My next annoyance is that comment author names are wrapped with <b> and so here I am deciding that of course I should add a custom walker. Exciting!

Of course now I’ve screwed this all up somehow and the reply links aren’t working.

Ahhh, I see! I tried to shrink the amount of markup used around each comment, but the default reply script used in WordPress expects a bit more structure. Added that back for now.

I’ve temporarily adjusted the “Reply” text below each comment to “Reply to {comment author name}”. I think I’d like to adjust this even more so that on nested comments, it includes everyone’s name. Something like “Reply to Jeremy Felt, Alice, and Bob” on a thread in which all have participated would be cool. Part of me wants to shorten that to first names only, though that starts to make assumptions.

One quirk now that I have this all in place is that I’ve replied to “mentions” in the past, which are now displayed in their own area of the page. These replies are now displayed outside of that context. I’m guessing this won’t be an issue in the future, though if I ever do want to reply to a mention, it’d be cool if there was a way to convert the mention into a reply for purposes of display. I’ll think some more on that.

Almost there. Time for another bad decision.

It looks like some multi-paragraph Webmentions are coming in or being stored without paragraph tags. Rather than dive into really testing that, I took the lazy way out and replaced single line breaks with double line breaks so that wpautop() can add paragraphs as intended. This seems to have worked, but I’m sure I’ll run into an edge case at some point.

Okay! Theme deployed. Deployments setup for the new plugins. All is right.

Version 0.0.2 of a new vibe for Webmentions is live on the site. 🕺🏻

Now supporting Webmention

I think? If you know how to send a Webmention, please do so that I know it works! 😂

I’ve installed the IndieWeb plugin as well as its companions, Webmention and Semantic-Linkbacks.

The IndieWeb plugin adds a few semantic things to the user profile in WordPress and acts as a launch platform for installing a bunch of other IndieWeb related plugins.

The Webmention plugin adds support for, imagine this, the Webmention protocol. This should enable support for sending and receiving mentions.

The Semantic-Linkbacks plugin treats Webmentions and other linkbacks as proper comments and formats things in a nice rich way.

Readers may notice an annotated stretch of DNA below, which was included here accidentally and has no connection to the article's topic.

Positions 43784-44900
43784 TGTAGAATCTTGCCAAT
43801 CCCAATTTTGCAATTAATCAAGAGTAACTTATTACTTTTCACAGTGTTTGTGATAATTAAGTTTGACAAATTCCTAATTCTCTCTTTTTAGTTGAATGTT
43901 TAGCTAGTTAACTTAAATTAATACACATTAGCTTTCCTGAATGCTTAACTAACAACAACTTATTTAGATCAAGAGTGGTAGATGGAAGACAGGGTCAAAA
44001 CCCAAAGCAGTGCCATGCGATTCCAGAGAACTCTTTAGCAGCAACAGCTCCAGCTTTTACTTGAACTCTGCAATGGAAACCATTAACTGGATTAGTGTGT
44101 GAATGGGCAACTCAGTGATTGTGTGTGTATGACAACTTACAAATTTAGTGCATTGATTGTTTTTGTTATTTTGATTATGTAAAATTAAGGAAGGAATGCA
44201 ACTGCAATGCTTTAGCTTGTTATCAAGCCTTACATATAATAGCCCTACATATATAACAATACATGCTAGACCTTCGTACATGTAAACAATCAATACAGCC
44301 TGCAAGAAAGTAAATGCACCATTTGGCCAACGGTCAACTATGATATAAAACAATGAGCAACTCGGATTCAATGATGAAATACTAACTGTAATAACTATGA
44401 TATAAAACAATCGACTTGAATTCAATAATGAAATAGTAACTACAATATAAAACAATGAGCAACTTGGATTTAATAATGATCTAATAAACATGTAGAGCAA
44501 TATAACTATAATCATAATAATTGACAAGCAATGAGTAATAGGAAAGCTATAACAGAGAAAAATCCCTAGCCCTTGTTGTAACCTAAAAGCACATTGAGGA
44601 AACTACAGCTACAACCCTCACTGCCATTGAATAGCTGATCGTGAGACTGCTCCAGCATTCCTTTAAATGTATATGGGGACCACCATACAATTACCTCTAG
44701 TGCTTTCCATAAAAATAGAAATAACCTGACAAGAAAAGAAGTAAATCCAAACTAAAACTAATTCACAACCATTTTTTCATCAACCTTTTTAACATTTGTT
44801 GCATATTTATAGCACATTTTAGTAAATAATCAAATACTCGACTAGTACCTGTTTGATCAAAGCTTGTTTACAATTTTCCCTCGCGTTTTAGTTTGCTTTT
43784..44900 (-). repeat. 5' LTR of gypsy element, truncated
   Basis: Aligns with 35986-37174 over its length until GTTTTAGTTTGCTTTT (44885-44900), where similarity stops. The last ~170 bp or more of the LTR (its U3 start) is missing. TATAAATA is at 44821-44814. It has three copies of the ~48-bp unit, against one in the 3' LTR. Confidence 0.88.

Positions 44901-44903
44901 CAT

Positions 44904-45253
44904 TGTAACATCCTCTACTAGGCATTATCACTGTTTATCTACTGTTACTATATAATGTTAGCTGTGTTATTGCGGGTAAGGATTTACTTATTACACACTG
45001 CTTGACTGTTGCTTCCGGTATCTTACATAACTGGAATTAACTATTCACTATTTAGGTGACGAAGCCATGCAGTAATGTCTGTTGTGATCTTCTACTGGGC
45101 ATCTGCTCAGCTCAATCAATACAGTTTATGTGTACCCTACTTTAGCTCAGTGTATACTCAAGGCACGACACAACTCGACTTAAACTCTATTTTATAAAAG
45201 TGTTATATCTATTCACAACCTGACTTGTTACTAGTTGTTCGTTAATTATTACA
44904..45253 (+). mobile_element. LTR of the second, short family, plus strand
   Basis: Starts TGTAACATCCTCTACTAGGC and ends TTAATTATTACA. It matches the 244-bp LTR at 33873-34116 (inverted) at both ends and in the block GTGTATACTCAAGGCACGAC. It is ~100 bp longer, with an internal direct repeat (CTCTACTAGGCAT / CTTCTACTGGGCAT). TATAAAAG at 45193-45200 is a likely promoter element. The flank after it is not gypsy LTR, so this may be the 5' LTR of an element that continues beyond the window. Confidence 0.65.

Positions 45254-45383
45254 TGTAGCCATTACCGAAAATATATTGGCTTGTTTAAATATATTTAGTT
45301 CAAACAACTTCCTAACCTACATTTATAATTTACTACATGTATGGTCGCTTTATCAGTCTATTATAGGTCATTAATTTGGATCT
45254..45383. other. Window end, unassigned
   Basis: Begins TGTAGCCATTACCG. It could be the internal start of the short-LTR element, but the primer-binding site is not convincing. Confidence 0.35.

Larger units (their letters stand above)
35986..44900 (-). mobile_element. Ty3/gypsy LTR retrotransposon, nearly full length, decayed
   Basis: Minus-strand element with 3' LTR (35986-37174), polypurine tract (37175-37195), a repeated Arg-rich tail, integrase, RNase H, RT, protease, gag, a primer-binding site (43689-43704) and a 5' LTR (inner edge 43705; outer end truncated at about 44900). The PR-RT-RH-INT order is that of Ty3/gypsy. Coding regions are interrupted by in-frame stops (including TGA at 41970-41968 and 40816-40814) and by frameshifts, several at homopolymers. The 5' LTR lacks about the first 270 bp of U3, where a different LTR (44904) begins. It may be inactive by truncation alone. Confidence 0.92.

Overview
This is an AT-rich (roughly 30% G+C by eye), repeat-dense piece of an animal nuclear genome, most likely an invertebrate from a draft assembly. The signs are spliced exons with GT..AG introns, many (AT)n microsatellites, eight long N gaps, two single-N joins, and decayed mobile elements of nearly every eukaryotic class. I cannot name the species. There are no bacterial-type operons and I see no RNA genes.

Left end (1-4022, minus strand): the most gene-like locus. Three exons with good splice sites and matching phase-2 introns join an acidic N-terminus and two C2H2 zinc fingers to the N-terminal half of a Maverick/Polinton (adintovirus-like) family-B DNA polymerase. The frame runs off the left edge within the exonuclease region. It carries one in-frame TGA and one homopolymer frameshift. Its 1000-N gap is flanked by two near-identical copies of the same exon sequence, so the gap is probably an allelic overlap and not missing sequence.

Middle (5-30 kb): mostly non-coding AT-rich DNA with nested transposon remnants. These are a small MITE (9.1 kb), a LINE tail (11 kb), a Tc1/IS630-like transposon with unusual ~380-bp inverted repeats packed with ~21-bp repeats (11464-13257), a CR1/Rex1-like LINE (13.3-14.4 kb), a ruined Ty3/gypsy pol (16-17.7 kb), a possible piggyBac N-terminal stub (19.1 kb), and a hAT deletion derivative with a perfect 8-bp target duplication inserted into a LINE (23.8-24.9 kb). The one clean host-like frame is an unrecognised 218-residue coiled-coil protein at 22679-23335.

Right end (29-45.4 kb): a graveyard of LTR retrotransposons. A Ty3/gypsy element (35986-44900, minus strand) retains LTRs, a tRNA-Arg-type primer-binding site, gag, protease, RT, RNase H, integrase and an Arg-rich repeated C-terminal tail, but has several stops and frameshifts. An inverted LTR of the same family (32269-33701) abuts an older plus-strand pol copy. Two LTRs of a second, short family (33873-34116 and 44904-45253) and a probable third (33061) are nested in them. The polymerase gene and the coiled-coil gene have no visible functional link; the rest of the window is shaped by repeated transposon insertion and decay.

I have added all of these, but I haven’t tested any of them yet. So this post should play the role of general announcement and playground.

Trying out Micro.blog

Services like Micro.blog should spend more time telling everyone about features like “oh, by the way, we have a dedicated discovery page for posts about pizza“. 🍕

That kind of pitch and I would have signed up for an account 2 years ago.

Here I am discovering new things though.

I got here because of a series of articles. I started reading “Twitter to decentralize… something” after having it open in a tab for a few days. And while I nodded along to that quite a bit, there was a link to another post titled “Open gardens” that I really nodded along to.

The issue isn’t that Twitter doesn’t care. It’s instead a design flaw in the platform. Because tweets don’t exist outside of Twitter, when you’re banned from Twitter, you need to start over with a new format or on a new social network. For this reason, and because their business depends on a large user base, Twitter is hesitant to throw anyone off their service. They’re unwilling to tend the garden for fear of pulling too many weeds.

– Manton Reece, Open gardens

That paragraph had me hooked, but it still wasn’t until the middle of the post when the author mentioned the Micro.blog Kickstarter that I connected the dots to whom I was reading. Paragraphs like those are the gotchas when you’ve heard about a service but haven’t paid enough attention and now you know you really should check it out.

It’s not over.

At the end of that article was a link to yet another, “The way out“, linked to as “the way forward“, an exceptional play on title and URL that caused me to open the link twice because I wasn’t sure I had clicked the right thing.

This one talks more about Micro.blog in the context of content ownership and hones in on a good difference between it and things like Mastadon: (emphasis mine)